Protecting the penguins of Patagonia



“It is with some consternation that seabird biologists return to colonies they haven’t visited for many years.

The hand of man has seen many colonies around the world dwindle or even vanish.” Fortunately, for some species a little conservation goes a long way.

Esteban Frere, South America Coordinator for BirdLife’s Marine Programme, started his career as a biologist by studying the Spheniscus magellanicus. He recently returned to to help survey some of the colonies there.

Magellanic Penguin (Spheniscus magellanicus)

Magellanic penguins are probably not the penguins most people think of when they hear the word ‘penguin’. They may have the classic monochromatic colouration, but they have a splash of pink around the face.

Unlike the stereotypical picture, most nesting colonies are not surrounded by snow and ice – many are found in warmer climes, where the birds dig burrows for nests to protect themselves and their chicks from the direct sun. Like all penguins though, they have definite charm, and are masters of the ocean (if not the land).

Magellan Penguins nest in burrows to protect themselves from the sun © BirdLife

Large-scale surveys of ’s penguins have not been conducted since the 1990s, when Fundación Patagonia Natural and the Wildlife Conservation Society (WCS) carried out comprehensive surveys of the seabirds and marine mammals of the Patagonian coast.

Over the last two years, a group of Argentinean researchers from the Universidad Nacional de la Austral (supported by BirdLife International, WCS and Fundación Temaiken), have been surveying and assessing the population size of colonies along the southern coast of Argentine Patagonia in Santa Cruz province.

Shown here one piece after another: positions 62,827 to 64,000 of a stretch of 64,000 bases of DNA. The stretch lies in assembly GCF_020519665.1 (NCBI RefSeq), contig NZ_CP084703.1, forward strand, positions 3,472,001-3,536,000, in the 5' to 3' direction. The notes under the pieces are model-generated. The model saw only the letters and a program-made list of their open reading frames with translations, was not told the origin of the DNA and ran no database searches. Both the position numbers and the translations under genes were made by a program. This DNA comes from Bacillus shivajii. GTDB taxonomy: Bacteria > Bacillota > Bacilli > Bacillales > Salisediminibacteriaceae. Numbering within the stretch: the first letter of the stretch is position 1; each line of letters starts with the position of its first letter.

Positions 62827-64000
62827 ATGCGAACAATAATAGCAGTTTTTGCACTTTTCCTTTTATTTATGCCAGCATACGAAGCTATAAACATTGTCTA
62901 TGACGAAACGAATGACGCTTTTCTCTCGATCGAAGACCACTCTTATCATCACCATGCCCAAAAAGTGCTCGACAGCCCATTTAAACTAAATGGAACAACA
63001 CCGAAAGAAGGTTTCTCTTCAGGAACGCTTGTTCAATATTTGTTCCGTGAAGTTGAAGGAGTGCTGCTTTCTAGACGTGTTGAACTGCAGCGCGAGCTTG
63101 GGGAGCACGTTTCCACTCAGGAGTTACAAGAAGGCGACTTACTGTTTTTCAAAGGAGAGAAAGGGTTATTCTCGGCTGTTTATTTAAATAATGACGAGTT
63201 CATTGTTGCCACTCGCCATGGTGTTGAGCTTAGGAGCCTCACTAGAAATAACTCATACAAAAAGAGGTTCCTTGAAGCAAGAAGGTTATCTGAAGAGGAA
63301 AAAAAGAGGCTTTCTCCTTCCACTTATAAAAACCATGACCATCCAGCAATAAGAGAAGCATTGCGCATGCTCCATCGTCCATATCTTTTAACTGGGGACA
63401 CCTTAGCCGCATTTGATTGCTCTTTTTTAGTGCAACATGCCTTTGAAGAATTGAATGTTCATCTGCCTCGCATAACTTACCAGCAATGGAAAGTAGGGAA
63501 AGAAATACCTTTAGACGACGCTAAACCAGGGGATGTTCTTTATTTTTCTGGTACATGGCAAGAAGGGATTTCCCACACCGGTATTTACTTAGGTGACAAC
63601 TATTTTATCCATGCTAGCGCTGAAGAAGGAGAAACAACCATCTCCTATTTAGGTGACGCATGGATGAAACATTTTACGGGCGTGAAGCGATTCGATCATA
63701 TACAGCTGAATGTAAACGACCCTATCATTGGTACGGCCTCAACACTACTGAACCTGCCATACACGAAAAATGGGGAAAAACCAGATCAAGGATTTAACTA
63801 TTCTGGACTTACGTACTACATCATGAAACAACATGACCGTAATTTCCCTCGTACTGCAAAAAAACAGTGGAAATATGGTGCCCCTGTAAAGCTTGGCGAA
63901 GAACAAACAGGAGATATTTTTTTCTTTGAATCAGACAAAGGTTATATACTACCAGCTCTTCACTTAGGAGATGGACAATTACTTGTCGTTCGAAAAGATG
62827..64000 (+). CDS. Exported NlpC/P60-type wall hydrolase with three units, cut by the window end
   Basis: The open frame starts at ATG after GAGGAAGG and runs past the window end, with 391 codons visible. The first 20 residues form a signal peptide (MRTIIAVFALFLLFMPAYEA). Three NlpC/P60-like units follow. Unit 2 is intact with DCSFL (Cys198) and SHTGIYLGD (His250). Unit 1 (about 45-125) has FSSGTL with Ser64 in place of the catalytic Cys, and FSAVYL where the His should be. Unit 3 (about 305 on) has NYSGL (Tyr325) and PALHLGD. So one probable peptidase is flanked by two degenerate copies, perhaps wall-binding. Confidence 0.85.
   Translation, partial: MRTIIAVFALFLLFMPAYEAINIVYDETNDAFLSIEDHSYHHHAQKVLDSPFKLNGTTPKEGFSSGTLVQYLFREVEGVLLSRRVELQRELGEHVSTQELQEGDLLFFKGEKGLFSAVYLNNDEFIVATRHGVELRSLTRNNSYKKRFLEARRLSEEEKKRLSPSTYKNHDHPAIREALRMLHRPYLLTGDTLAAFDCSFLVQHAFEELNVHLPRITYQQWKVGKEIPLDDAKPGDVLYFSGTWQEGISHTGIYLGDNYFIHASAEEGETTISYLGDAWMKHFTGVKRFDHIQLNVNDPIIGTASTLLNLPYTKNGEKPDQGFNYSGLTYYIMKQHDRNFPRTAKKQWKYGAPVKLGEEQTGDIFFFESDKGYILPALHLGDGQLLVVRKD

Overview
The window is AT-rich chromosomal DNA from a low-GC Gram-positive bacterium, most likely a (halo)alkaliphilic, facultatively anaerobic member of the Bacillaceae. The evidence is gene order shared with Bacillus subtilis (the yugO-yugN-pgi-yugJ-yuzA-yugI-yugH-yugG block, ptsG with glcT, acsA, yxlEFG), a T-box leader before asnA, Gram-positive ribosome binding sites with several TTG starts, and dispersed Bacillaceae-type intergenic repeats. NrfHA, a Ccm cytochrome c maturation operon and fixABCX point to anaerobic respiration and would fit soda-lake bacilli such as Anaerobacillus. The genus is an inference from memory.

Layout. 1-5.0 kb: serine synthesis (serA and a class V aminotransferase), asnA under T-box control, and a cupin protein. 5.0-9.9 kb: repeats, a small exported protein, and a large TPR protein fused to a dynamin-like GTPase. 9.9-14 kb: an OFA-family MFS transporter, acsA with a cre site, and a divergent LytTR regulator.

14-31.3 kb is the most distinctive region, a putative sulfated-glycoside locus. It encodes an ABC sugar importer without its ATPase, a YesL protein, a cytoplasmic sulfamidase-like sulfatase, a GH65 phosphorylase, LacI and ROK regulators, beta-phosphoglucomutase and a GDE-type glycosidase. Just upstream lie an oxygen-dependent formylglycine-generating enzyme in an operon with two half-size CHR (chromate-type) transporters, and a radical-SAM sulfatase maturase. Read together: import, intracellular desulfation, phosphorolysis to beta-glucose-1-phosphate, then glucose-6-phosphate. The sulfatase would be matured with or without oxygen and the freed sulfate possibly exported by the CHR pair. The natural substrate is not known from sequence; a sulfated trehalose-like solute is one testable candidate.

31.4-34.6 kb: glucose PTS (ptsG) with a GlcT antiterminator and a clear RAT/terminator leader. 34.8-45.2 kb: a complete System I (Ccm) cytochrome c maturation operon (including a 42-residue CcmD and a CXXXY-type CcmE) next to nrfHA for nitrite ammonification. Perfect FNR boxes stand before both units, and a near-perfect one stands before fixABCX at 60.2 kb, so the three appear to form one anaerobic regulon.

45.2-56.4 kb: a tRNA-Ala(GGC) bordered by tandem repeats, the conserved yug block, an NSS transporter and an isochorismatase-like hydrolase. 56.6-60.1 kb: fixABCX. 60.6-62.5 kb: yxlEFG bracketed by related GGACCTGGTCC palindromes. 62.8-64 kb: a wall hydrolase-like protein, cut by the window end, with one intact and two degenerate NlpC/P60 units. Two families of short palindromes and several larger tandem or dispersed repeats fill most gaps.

Most of these colonies have not been surveyed for almost 25 years, when some of the same researchers (once enthusiastic young seabird biologists….now enthusiastic, slightly older seabird biologists) participated in those early studies. That includes me…I’m sure you’ll agree from the pictures that I haven’t aged at all.

Left: Never-before-seen pic of Esteban Frere in the 90s. Right: Frere in his most recent visit.

It is with some consternation that seabird biologists return to colonies they haven’t visited for many years. The hand of man has seen many colonies around the world dwindle or even vanish – and this has happened within human lifetimes.

Indeed, in recent decades, many of the threats to penguins along the Patagonian coast have grown in importance – including fishery interactions (bycatch), climate change, habitat destruction – though others, like oil pollution, have declined. These changes are one of the reasons that it is so important to return to Patagonia and understand the trend of the population.

Fortunately, my return to survey these colonies was a positive experience. Not only was great to spend time away from an office and among a bustling colony, but our preliminary results indicate that the population in the extreme south of the Argentine Patagonia has remained stable, with numbers of breeding pairs very similar to those reported in the 90s.

This is a consequence of both luck and conservation action adopted by the government. Luck, because many colonies are far from the big cities and access to them is difficult – so some of the issues of habitat destruction and disturbance facing colonies closer to human habitation are not so relevant here.

But at the same time, the national and provincial governments have created marine parks along the Argentinean coast and the community has lobbied for measures to reduce oil pollution at sea and human disturbance in the colonies. These conservation measures have surely helped to protect the colonies in the south of the country.

More work and effort is needed to minimize threats on the high seas, but the current situation looks like a good start. I hope my next trip to these colonies isn’t another 25 years in the waiting – and that the penguins there continue to benefit from conservation efforts.

This article was first published by on 12 Dec 2016.

 

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